Challenging the Myths: an investigation of the barriers to wider use of Local Asset Backed Vehicles in the UK

Paul Greenhalgh, Bikki Purewal

Research output: Contribution to journalArticlepeer-review

1 Citation (Scopus)
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Abstract

With a shortage of debt funding, particularly for real estate investment and development, alongside public sector funding cuts, the full effects of which are only just being felt, the need to explore alternative modes of regeneration financing has, arguably, never been so acute. When considering the public sector real estate asset base, comprising operational assets, commercial estate and development land, a series of questions, mostly related to access of finance, are raised. Such questions are often prompted by concerns about refurbishment requirements and liabilities, financing of new developments, the creation of sustainable communities and the delivery of better estate management. How will these be funded in light of current budgetary and wider resource constraints? One option is Local Asset Backed Vehicles (LABVs). LABVs are limited liability special purpose joint ventures, operating through Public Private Partnership (PPP) collaboration between a public body and a private company. HM Treasury’s review of sub-national economic development (1) emphasized that central government would support the development of LABV’s but despite being widely touted by both public and private sectors as a viable way to generate additional infrastructure funding, by packaging local authority owned assets with private sector equity and expertise, their use in the U.K. remains subdued. In the intervening period there has been little objective evaluation of their merits, problems and performance, resulting in myth and rumour filling the gaps. This article presents findings of a research project that sought to identify essential success factors and investigate barriers preventing wider uptake, firstly through a comprehensive review of literature on LABVs that have operated in the U.K. over the last decade, and secondly, by capturing, through expert interviews, the perceptions and experiences of practitioners involved in such LABVs. The study sheds light on some of the myths surrounding LABVs and attempts to dispel some of the common misconceptions surrounding their procurement, operation and performance. The research ultimately sought to identify the key measures that are required to make LABVs a more viable tool for financing and facilitating investment in economic development, regeneration and renewal in the U.K.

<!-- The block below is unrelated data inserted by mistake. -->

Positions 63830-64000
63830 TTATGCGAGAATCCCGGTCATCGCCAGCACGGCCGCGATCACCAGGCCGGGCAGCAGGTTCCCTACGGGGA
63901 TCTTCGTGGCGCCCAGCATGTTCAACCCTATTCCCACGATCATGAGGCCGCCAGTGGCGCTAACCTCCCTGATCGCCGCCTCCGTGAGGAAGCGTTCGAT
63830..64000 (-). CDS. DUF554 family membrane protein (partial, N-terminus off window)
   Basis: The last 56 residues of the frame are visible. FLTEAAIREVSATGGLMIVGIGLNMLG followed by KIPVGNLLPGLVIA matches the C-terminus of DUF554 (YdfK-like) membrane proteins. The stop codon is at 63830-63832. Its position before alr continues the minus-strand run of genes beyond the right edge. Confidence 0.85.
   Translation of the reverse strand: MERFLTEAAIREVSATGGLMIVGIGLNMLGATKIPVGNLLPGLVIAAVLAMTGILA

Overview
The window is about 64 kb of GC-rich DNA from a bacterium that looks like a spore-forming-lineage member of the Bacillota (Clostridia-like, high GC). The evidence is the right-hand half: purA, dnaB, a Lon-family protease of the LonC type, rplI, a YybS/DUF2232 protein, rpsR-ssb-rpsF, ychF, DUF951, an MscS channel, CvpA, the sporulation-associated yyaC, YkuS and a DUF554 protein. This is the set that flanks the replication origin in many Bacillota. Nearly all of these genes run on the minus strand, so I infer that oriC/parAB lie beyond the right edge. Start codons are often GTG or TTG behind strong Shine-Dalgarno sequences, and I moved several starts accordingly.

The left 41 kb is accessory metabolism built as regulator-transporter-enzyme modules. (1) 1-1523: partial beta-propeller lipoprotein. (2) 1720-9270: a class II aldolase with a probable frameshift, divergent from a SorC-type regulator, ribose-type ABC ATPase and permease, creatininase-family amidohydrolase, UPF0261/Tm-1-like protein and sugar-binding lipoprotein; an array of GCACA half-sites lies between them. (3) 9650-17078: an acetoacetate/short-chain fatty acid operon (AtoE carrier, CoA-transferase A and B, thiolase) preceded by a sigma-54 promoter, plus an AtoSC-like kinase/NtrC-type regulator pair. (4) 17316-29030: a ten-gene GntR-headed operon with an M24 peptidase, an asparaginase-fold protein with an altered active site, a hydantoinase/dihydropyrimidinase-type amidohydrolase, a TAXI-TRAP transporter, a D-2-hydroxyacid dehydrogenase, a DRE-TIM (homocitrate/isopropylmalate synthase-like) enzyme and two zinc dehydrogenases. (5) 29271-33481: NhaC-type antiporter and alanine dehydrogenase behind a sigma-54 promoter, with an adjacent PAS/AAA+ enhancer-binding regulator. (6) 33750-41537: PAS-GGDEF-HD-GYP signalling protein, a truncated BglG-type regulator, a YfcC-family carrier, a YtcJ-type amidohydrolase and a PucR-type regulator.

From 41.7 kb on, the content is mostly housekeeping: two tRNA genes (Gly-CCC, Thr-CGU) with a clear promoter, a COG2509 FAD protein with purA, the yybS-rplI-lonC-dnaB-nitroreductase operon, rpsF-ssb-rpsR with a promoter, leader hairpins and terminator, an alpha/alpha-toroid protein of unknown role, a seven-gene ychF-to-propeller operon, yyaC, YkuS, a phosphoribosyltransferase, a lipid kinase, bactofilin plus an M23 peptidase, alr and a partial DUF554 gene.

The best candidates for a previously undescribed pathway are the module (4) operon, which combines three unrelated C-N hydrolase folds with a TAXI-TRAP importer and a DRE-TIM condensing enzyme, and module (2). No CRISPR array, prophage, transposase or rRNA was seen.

Original languageEnglish
Pages (from-to)260-278
JournalJournal of Urban Regeneration and Renewal
Volume8
Issue number3
Publication statusPublished - 2015

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